List three interesting facts about yourself.

1. I cut my own hair. (I bought a Flow-Bee decades ago to cut my kids’ hair. Neither would let me anywhere near them with it, but I started doing my own, and I haven’t been to a hairdresser for over twenty years now.)
2. I write my shopping list in a mixture of English and German, depending on what I’m thinking and who I’m with at the time.
3. I collect pottery sheep.

If you could have a fantasy tea or coffee date with an author from the past, who would it be and what would you ask them?

I would choose Agatha Christie, and I’d ask her how she came up with plots for the dozens of books she wrote. She must have been a phenomenally imaginitive woman; I’d love to be able to think like that!

What’s the last movie you watched and why did you choose to watch it?

Yesterday I watched an Agatha Christie film on TV, which is probably why I immediately thought about her for the last question. It was Evil Under The Sun, with Peter Ustinov. I’ve seen it already and think I watched it again for the distraction; at the time of writing we’re in week 3 of Corona lockdown here in Switzerland, and the world isn’t a happy place.

If you could ask your pet three questions, what would they be?

Our Shiva is sadly no longer here, but I would have LOVED to ask:
1. How come you’re always hungry?
2. Why is rolling in something totally disgusting the best idea ever?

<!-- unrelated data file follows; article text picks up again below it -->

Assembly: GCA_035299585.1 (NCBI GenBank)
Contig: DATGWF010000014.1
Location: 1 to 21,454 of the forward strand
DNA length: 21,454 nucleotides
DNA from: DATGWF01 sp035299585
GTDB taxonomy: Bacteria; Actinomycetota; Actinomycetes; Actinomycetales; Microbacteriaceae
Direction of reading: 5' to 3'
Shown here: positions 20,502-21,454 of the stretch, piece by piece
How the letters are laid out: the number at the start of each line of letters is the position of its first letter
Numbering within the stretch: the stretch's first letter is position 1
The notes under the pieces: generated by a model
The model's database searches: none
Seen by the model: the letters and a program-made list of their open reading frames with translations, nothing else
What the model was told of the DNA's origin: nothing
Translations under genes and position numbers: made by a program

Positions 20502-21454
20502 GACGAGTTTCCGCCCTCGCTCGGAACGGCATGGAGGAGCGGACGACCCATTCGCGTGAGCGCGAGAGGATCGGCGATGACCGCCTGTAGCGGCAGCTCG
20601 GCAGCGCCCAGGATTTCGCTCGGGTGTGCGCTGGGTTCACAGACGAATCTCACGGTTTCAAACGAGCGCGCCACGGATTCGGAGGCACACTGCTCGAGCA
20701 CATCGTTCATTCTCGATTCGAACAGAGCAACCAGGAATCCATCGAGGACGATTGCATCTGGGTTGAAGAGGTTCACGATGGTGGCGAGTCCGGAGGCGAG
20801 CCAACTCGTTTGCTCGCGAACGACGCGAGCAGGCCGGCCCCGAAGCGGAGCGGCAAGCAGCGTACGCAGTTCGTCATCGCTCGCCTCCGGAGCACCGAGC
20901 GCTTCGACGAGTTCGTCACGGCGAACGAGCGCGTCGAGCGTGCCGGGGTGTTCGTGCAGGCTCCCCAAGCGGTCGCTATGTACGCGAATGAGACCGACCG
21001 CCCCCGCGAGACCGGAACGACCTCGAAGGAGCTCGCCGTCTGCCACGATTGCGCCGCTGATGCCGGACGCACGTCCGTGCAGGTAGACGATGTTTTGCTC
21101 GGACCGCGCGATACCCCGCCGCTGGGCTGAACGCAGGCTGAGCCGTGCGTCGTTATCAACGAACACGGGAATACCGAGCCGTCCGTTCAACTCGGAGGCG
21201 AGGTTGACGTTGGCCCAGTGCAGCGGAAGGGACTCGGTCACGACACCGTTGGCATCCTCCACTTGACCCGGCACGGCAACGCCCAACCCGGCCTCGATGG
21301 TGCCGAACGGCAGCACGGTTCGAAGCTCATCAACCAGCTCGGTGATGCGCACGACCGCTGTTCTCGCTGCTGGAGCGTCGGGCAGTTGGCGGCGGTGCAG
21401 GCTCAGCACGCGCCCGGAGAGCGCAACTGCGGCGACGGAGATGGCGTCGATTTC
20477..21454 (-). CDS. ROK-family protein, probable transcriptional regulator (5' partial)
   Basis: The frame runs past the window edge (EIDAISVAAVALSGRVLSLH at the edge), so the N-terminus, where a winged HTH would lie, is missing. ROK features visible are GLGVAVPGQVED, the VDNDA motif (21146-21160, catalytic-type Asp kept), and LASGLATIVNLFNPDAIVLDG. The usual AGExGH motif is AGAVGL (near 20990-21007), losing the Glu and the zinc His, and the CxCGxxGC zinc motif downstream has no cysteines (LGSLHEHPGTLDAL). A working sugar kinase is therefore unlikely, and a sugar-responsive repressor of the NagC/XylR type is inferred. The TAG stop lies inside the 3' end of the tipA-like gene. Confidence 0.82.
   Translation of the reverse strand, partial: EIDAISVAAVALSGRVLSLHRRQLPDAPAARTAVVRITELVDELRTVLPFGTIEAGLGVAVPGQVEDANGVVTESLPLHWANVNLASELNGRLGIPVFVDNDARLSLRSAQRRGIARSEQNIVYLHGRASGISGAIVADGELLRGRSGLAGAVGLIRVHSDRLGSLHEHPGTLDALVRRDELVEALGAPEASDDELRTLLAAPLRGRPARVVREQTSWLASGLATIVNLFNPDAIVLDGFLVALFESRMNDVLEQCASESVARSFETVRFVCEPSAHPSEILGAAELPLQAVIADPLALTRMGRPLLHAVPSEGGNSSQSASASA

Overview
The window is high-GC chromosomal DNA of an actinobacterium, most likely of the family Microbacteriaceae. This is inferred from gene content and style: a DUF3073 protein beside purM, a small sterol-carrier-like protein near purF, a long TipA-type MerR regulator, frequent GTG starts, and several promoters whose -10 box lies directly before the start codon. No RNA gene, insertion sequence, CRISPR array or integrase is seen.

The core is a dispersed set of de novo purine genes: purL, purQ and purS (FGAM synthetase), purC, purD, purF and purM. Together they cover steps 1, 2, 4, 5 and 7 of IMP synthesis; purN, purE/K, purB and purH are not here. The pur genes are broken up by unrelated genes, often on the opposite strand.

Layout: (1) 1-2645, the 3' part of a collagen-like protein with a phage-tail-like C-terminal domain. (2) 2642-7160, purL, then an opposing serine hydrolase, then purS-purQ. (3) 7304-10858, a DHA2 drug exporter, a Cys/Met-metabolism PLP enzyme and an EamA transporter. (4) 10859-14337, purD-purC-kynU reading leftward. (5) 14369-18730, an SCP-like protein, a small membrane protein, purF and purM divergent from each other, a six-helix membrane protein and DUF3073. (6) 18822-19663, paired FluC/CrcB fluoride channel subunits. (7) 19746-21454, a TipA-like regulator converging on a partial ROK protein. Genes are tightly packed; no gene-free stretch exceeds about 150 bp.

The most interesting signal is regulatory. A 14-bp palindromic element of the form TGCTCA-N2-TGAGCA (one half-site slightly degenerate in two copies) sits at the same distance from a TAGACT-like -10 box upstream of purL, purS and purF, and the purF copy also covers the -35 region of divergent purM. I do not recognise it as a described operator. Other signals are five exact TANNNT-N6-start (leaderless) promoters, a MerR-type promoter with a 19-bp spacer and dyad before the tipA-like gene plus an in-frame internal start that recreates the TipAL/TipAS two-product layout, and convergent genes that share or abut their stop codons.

3. What do we have to do to make you sleep an hour or so longer in the morning?

Tell us about your most recent book.

It’s The Runaway (psychological suspense). Nicola, her husband Ed and their fifteen-year-old daughter Kelly move from London to the seaside town of St Ives. It’s supposed to be a fresh start for the family, but things don’t go as Nicola had hoped…

It was lovely to have you on MTA, Linda. I also miss the magic of childhood. What a lovely thought. Wishing you all the best, and take care during these strange times! – Camilla

Blurb for The Runaway:

Keep your secrets close to home…

Bad things happen in threes – or so it seems to Nicola. The death of her mother-in-law coincides with husband Ed losing his job and daughter Kelly getting into trouble with the police. Time to abandon their London lifestyle and start again by the sea in far-away Cornwall.

It should be the answer to everything – a new home, a new job for Ed and a smaller, more personal school for fifteen-year-old Kelly. But the teenager hates her new life, and it doesn’t take long before events spiral out of control and the second set of bad things starts for Nicola.

Some secrets can’t be buried.

Or… can they?

Where to find the book:

At the moment it’s an ebook on Amazon, with the paperback coming later in the year. (NB – my books are all written in British English)

Connect with Linda:

Amazon Author page:
Facebook Author Page: